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EASA launches information platform on conflict zones

The EASA launched the European Information Sharing and Cooperation Platform on Conflict Zones, an initiative which ensures that participating EASA member states and their operators have easy access to the best information when planning flights near or over areas of conflict. The launch of the platform, developed together with Osprey Flight Solutions, was initiated in response to the tragic shooting down of MH17 over eastern Ukraine in July 2014 and its momentum reinforced by the loss of PS752, shot down over Tehran in January 2020.

The aim of the Platform is to enable its members to carry out risk assessments and take decisions based on reliable and updated data. In addition, the exchange of information between experts is expected to enhance the confidence of those taking decisions regarding the operation of flights in conflict zone areas. EASA will ensure that the Platform remains a trusted environment and also moderate the content. www.easa.europa.eu

 

Ukraine Crisis carries ramifications for business aviation

The numerous ways the escalating war between Russia and Ukraine has already impacted the global business aviation community were the subject of a timely NBAA webinar held March 4. John Tuten, chief pilot for Honeywell, noted closure of Russian airspace has impacted roughly half of all routes between the U.S. to India and the Asia-Pacific. “In some instances it’s adding five hours of flight time” to divert around the closures, he said. Although not a large petroleum provider to the U.S., sanctions against Russian oil shipments to other countries will also carry significant consequences to the global market. “Our economists have started modelling scenarios [at] $150 a barrel,” said David Granson with Goldman, Sachs & Co. Ron Epstein, senior equity analyst for Bank of America, said he expected other supply chain shortages as well, particularly as Russia is among the largest global suppliers of titanium and other materials used in aircraft production. International sanctions also will affect aircraft transactions, brokers, lessors, maintenance providers and other companies. Cyber-attacks against Ukraine and members of the NATO also are likely, Granson added.

According to WINGX’s weekly Global Market Tracker, the size of the Russian aviation industry in the global context is small in some respects - only 0.5% of global business jet deliveries, 0.7% of the active fleet, under 100 aircraft on the Register - but Europe has relatively high exposure to business jets regularly operating out of Russia, an estimated 12% of all jets based in Europe in 2021. Last year, 7% of all business jet sectors operated in Europe inter-connected with Russia or Ukraine. www.nbaa.org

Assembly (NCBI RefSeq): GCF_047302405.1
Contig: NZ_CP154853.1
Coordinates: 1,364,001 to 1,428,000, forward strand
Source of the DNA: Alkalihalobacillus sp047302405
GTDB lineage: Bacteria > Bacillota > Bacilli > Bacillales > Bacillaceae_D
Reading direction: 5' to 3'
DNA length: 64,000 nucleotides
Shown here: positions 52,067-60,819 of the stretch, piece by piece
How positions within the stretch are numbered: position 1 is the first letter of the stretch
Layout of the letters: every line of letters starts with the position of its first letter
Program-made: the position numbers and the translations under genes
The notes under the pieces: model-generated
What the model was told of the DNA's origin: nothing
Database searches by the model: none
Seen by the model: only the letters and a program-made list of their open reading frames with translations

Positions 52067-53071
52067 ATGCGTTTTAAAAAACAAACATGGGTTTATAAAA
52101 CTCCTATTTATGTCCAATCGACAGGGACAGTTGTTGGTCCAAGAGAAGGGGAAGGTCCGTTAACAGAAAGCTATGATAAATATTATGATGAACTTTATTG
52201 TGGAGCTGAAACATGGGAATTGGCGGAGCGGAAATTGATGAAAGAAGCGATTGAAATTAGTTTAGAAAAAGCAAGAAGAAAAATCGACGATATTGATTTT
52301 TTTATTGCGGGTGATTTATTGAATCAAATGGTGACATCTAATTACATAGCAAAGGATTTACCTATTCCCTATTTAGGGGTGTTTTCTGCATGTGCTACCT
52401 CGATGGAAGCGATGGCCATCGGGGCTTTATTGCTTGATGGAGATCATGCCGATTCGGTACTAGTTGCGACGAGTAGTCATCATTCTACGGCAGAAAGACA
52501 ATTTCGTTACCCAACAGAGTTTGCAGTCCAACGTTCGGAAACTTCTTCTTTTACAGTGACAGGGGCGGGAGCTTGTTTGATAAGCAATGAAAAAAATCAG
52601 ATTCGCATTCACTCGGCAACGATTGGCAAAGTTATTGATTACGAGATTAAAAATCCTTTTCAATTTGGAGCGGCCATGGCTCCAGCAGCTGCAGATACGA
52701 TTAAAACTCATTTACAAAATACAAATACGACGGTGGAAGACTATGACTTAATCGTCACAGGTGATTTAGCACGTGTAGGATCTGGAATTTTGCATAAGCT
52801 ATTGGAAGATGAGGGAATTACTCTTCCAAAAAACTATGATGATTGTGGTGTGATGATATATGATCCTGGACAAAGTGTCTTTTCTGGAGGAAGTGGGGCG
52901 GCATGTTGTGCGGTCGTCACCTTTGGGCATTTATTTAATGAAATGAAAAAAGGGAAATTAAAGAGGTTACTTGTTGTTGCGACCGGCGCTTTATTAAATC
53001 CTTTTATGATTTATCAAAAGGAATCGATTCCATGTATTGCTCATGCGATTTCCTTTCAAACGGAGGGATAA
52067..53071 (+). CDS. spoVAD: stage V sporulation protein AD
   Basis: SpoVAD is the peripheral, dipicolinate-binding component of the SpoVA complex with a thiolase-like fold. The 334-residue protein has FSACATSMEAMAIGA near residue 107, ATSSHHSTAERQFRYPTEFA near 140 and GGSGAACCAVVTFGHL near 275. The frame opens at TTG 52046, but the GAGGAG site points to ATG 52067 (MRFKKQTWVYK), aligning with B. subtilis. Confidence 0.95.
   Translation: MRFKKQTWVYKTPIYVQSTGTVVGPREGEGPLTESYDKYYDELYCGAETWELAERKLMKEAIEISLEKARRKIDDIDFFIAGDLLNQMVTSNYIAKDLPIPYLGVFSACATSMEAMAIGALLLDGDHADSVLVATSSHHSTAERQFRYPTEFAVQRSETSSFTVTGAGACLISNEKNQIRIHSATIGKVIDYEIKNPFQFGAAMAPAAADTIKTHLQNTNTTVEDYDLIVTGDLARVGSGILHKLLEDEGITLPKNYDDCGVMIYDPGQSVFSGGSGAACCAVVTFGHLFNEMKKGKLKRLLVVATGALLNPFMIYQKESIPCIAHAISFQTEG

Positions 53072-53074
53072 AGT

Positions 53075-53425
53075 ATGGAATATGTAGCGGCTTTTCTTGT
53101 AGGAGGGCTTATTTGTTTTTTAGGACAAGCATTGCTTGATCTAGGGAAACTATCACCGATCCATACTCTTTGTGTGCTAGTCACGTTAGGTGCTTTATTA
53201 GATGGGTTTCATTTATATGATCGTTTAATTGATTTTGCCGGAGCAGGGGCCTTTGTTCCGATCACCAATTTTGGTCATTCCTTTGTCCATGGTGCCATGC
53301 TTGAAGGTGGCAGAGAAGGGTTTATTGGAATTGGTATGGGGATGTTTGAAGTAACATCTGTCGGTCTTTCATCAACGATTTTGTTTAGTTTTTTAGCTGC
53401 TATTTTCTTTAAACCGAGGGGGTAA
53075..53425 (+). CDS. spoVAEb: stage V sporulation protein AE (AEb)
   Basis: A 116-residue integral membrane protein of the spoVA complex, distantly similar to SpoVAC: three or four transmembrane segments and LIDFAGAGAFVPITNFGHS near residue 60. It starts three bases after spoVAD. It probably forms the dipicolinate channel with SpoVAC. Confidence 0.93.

GAMA releases 2021 aircraft shipment and billings report

The General Aviation Manufacturers Association (GAMA) released the 2021 General Aviation Aircraft Shipments and Billings Report. Overall, when compared to 2020, all aircraft segments saw increases in shipments and preliminary aircraft deliveries were valued at $25.2 billion, an increase of 10.2%. Airplane shipments in 2021, when compared to 2020, saw piston airplane deliveries increase 5.5%, with 1,393 units; turboprop airplane deliveries increase 19.0%, with 527 units; and business jet deliveries increase 10.2%, with 710 units. The preliminary value of airplane deliveries for 2021 was $21.6 billion, an increase of approximately 7.6%. Preliminary civil-commercial turbine helicopter deliveries saw an increase of 24.8%, with 645 units.

The piston engine airplane market in North America accounted for 68.7% of overall shipments. Turboprop airplane shipments to North American customers accounted for 52.6%. The second largest market for turboprop airplane deliveries was the Latin American market at 15.7%. The North American market accounted for 65.9% of business jet deliveries. The second largest market for business jet deliveries during the year was Europe at 18.0%. www.gama.aero

 

People: SITA appoints David Lavorel as its new CEO


Victor CEOs Toby Edwards (left) and James Farley (right)

The SITA Board has announced the appointment of David Lavorel as the company’s new CEO. Lavorel replaces former CEO Barbara Dalibard who has left SITA after five years at the helm. SITA is a leading specialist in air transport communications and information technology with more than 2500 customers worldwide.

David joined SITA in January 2000 and served as Vice President, Mergers & Acquisitions and Head of France Telecom Partnership Management (SITA Communications business). Over the past 20 years at SITA, Lavorel has served in a range of senior roles, most recently as CEO of SITA at airports and borders. He also served as CEO of SITA for Aircraft, where he pursued a strategy to extract the full potential of the connected aircraft for SITA's airline customers. As Senior VP Corporate Development and Head of the CEO office, Lavorel’s responsibilities included executing the company's growth and development plans. A Swiss and French national, David is a graduate engineer of Telecom Paris and started his career in consulting including working for KPMG Consulting. David is based in Geneva. www.sita.aero

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